Oracle Scratchpad

March 29, 2010

Philosophy – 9

Filed under: Philosophy — Jonathan Lewis @ 6:54 pm BST Mar 29,2010

There is an old joke about an engineer, a mathematician, and a philosopher sitting together in a train travelling from London (England) to Cardiff (Wales) ***

As the train crosses the border, the engineer glances out of the window and exclaims: “Oh, look! Welsh sheep are black”.
The mathematician responds: “No; all you can say is that there is at least one sheep in Wales that is black.”
The philosopher corrects both of them: “Gentlemen, all you can claim is that there appears to be a sheep in Wales that seems to be black on one side.”

(Trust me, in 1970, this was quite funny).

The point of telling the tale is this: the best viewpoint to take when trouble-shooting an Oracle database is that of the mathematician – don’t, as the engineer did, leap to extreme conclusions based on just one observation , but don’t, as the philosopher did, get so stuck into such tiny details of theoretical correctness that reasonable assumptions are swept aside.

*** Footnote: for those not familiar with the geography of the UK: “The UK” is “The United Kingdom of Great Britain and Northern Ireland” and “Great Britain” is the union of England, Scotland (most of the top half of the island), and Wales (the lump at the left hand side, excluding the thin pointy bit at the bottom).

[The Philosophy Series]


  1. I can’t remember the last time I saw a lone sheep in Wales…****

    I think that ability to hit that middle ground of not going with immediate ideas but also avoiding thinking of all potential issues is the trickiest part to solving issues, be they Oracle performance, a dead database or the TV not coming on. If you can get the knack of considering all the likely causes first and then working down to less likely ones, then even if you currently know just a little about solving problems in that area, you are more likely to make progress and learn more.

    ****Footnote: For any Geographers, I would like to point out that by “top half” Jonathan means North and “Lump at the left” he is refering to the West of the island. Scotland is not balancing on top of England. Oh it is so obvious he was a Mathematics teacher, not a Geography teacher…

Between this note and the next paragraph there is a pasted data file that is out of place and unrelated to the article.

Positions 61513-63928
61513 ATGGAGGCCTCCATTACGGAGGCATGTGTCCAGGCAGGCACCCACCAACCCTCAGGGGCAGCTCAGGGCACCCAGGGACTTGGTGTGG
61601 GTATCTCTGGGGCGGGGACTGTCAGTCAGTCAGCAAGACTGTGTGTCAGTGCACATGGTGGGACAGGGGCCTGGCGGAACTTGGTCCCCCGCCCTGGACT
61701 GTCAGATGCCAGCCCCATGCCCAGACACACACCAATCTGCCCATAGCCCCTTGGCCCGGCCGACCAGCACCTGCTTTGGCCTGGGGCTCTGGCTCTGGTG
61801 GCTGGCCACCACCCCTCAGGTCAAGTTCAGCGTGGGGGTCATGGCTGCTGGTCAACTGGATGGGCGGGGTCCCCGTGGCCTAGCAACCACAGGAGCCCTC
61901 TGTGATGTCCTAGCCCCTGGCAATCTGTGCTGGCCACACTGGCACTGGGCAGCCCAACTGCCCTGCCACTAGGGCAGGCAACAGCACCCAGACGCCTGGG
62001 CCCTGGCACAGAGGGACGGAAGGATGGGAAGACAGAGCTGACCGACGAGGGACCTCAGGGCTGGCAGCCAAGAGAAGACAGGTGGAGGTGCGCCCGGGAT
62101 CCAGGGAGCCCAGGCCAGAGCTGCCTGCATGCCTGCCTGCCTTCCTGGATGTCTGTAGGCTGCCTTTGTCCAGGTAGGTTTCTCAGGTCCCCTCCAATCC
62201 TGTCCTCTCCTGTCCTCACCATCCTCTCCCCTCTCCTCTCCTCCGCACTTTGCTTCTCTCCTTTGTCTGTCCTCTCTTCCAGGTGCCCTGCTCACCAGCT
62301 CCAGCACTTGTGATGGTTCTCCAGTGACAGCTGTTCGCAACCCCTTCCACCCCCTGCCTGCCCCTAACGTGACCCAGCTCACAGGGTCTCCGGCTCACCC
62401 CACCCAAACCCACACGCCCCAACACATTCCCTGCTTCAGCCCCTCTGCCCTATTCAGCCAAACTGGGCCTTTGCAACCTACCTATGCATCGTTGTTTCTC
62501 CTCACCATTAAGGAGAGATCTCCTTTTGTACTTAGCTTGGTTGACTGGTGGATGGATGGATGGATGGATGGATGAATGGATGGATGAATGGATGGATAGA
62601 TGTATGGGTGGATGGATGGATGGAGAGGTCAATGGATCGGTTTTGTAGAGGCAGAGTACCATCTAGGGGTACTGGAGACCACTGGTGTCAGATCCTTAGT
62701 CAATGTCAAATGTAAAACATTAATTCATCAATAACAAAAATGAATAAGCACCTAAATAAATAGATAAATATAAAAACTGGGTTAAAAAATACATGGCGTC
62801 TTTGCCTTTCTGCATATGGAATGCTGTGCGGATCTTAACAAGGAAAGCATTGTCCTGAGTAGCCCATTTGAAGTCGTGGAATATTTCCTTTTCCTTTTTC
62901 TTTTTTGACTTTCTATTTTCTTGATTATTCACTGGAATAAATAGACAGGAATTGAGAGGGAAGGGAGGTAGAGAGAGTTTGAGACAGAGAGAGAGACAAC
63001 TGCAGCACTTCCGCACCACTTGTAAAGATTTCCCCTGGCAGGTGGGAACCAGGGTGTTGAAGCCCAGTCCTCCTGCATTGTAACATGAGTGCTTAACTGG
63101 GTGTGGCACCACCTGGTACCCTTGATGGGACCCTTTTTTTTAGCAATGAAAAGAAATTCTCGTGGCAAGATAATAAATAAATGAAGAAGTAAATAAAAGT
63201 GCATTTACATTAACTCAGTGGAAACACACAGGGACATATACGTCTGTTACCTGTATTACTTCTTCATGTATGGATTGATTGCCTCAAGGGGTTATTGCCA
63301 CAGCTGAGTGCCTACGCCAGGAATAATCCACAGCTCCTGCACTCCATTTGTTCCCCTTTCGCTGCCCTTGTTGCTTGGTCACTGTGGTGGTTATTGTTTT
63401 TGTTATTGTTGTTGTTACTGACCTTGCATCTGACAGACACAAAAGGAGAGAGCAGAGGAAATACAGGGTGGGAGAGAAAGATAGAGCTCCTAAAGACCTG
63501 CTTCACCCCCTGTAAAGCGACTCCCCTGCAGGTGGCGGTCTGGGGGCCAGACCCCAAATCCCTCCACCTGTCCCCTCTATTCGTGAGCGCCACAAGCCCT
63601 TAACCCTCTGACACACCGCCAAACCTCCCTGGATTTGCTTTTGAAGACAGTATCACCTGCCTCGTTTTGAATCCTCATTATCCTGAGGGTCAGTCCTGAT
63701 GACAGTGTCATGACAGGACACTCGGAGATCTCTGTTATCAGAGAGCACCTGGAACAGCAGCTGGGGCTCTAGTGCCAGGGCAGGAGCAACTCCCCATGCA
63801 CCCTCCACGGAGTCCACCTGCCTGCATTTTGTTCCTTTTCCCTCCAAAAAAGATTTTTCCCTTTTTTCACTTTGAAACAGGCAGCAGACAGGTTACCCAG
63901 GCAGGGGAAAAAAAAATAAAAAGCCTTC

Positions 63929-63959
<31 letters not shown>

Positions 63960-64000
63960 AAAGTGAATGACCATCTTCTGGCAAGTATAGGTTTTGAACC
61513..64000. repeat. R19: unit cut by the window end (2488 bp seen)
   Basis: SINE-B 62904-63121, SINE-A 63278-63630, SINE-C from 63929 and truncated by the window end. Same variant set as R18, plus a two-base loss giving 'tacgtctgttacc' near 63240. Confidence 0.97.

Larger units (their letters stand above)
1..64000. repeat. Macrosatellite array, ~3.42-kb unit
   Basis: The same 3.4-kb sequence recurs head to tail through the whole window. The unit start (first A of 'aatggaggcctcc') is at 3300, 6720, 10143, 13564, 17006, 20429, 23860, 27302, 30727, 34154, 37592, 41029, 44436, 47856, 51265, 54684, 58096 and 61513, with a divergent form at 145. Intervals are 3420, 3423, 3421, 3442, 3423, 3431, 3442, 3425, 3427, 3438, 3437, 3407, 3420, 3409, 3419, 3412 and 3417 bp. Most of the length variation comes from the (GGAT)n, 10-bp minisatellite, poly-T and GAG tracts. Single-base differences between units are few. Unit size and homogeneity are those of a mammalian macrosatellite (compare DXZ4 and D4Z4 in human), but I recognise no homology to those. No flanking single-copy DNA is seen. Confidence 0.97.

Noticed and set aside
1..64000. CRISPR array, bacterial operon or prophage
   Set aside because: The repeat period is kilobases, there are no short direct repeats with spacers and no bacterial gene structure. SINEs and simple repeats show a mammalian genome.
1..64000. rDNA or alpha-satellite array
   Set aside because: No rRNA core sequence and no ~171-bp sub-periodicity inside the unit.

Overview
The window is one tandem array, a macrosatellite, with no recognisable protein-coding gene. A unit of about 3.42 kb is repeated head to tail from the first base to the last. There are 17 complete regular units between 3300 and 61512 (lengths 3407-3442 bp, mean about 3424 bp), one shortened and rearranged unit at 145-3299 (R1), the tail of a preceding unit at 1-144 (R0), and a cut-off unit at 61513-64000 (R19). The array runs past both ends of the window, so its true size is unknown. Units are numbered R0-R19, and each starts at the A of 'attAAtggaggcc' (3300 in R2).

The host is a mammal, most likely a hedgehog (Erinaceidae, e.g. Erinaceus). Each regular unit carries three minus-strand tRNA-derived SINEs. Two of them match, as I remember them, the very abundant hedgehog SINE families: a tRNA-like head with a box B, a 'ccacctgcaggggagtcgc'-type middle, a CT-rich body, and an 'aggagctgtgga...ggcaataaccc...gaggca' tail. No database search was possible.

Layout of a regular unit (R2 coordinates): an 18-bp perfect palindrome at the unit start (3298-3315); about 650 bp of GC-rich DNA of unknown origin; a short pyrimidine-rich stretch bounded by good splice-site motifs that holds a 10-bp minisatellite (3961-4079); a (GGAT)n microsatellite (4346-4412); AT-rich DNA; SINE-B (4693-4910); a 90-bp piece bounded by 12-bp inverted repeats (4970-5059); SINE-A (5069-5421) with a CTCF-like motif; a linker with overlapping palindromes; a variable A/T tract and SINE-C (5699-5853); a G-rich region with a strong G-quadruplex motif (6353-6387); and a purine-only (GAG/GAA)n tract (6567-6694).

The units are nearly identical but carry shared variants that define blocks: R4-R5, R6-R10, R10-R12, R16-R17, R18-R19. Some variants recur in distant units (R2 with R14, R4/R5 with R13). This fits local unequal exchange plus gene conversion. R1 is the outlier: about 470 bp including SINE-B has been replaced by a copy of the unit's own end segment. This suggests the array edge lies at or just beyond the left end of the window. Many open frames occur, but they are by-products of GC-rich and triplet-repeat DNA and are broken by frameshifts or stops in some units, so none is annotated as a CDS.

{It’s OK! Jonathan knows me, he will extract his terrible revenge on my next technical blog posting!}

    Comment by mwidlake — March 29, 2010 @ 7:55 pm BST Mar 29,2010 | Reply

  2. Jonathan,
    I agree with you that the position to take is the one of the mathematician, though I am under the impression that you sometimes tend to take the one of the philosopher :-)

    Comment by Uwe Hesse — March 29, 2010 @ 8:31 pm BST Mar 29,2010 | Reply

    • Uwe,

      But there’s also an important distinction between how I work and how much I happen to know. My instinct is mathematical, but on the client site I introduce a bias towards the engineer and in the “lab” I adopt a more philosophical bias.

      Comment by Jonathan Lewis — March 31, 2010 @ 10:22 pm BST Mar 31,2010 | Reply

  3. So is Northern Ireland still considered a part of the UK, even though devolved government returned to Northern Ireland a few years ago?

    Comment by Jimmy Brock — March 29, 2010 @ 8:32 pm BST Mar 29,2010 | Reply

  4. Yes, Northern Ireland is still part of the UK, just like Alaska is part of the US. Some government functions are at the devolved level, others are at a ‘federal’ level.

    Comment by Gary — March 29, 2010 @ 9:44 pm BST Mar 29,2010 | Reply

  5. Yes, this was funny

    Comment by Eslam — March 29, 2010 @ 10:02 pm BST Mar 29,2010 | Reply

  6. Reminds me of another mathematician joke.

    A physicist, a biologist and a mathematician are sitting in a street café watching people entering and leaving the house on the other side of the street. First they see two people entering the house. Time passes. After a while they notice three people leaving the house. The physicist says, “The measurement wasn’t accurate.” The biologist says, “They must have reproduced.” The mathematician says, “If one more person enters the house then it will be empty.”

    (thanks Wikipedia)